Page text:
Now the two person alliance, that is a real win.  Assuming no one else has an alliance of three or more players the game is going to be wide open and winning definitely takes skill and thought.  (It must be noted that like many old board games the final turn will usually have a coinflip for victory no matter how well you play.)

I wish the game had a slightly different win structure.  Specifically, I would love a structure where you can enter into big alliances and reap the associated benefits but you can't win the game in such an alliance.  If one player jumps out into the lead the other five can certainly band together to beat the frontrunner down but they can't *win* while doing this.  I am not sure that would happen much but I think it would be really cool because guaranteeing that you can't win could lead to cooperation that otherwise can't really happen.

I suppose that normal people would just all agree informally that winning in huge coalitions is cowardly and you suck if you do that.  Not me though, I like knowing exactly what the win condition is and going as hard as I can at it.  For my money, that game becomes a lot more interesting and fun if you can only win if your current alliance has two people in it or if you aren't in an alliance.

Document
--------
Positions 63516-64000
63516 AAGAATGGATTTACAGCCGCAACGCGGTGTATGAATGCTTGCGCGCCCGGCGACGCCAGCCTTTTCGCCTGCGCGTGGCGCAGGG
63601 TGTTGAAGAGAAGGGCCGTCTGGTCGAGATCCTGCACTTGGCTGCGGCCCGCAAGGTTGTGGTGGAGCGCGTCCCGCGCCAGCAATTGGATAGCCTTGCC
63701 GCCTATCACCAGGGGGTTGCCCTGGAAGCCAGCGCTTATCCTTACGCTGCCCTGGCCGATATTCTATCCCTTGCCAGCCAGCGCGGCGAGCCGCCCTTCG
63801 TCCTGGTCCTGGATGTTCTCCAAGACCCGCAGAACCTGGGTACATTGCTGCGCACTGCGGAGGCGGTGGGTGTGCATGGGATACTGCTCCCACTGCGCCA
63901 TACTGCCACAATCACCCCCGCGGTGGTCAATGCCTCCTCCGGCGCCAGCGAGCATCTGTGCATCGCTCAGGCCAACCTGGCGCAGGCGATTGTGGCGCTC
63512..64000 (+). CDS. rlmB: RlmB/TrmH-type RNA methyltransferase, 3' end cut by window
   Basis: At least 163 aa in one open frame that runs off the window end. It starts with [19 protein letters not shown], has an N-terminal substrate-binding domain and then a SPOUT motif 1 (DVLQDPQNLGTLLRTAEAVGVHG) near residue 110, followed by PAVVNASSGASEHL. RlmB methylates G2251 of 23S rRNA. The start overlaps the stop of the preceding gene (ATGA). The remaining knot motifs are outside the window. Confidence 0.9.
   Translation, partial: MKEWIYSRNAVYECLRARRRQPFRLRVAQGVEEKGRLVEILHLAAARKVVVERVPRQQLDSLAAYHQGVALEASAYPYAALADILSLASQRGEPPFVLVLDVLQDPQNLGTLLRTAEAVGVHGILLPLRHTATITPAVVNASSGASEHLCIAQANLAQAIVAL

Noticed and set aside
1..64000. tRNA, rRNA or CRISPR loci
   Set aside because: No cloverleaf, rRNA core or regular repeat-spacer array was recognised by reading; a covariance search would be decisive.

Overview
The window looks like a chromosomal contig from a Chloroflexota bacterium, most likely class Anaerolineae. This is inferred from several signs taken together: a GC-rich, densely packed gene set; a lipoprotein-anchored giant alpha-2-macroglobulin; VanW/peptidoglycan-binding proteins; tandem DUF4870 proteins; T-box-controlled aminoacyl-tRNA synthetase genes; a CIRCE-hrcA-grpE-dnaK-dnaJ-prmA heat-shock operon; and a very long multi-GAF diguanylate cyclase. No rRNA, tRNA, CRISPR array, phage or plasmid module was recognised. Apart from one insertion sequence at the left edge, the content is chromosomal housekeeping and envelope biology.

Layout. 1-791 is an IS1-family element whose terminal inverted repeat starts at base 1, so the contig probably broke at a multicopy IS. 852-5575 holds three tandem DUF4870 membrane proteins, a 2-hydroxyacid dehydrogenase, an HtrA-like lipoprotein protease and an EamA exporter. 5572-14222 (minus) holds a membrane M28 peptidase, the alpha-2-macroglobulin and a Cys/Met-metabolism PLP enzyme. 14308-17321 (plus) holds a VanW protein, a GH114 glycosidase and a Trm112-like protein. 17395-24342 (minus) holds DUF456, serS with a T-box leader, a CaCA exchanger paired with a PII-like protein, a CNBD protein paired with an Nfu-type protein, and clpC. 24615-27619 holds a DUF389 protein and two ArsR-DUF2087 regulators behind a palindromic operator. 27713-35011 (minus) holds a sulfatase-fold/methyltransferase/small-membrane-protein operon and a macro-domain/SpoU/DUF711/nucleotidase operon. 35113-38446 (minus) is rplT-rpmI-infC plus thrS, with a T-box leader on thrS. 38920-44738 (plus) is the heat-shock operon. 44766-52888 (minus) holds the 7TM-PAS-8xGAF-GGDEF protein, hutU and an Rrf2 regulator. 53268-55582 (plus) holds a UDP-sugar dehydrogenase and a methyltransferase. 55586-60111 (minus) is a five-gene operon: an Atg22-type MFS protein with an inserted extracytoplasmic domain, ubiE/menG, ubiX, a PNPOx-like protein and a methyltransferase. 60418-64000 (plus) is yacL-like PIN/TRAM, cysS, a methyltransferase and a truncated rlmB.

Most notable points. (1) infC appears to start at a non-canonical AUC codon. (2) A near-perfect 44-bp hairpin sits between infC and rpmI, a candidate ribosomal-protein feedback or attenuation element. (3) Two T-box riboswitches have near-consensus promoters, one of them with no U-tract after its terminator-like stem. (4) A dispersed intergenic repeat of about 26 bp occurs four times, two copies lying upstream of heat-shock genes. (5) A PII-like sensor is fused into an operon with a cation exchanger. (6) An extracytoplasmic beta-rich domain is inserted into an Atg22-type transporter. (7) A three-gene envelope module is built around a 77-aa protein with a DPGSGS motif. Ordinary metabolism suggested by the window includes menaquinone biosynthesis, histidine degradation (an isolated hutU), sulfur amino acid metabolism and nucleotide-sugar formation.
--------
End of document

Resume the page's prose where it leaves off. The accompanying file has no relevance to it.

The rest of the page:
Not like I will likely ever play it again... old school flavour games that usually end on swingy coinflips aren't really my schtick.


  1. You may want to check out the WBC rules. They only allow 2 person alliances (or 3 person alliances in a 6 player game if all players agree) but also require one additional victory point for each extra player in an alliance.

  2. Having played a sum total of 3 turns of the game (with 5 other first-time players) you are able to immediately say how it will "usually" end, declaring that it will be a swingy coinflip.

    Should I admire your skill at breaking a game down so quickly, or should I question your arrogance?

  3. Skill... though honestly the idea that you need skill to determine that is a bit silly.

    You play cards to determine the outcome of battles. Those plays often come down to card A or card B with zero information, and that will regularly determine who wins or loses a huge battle.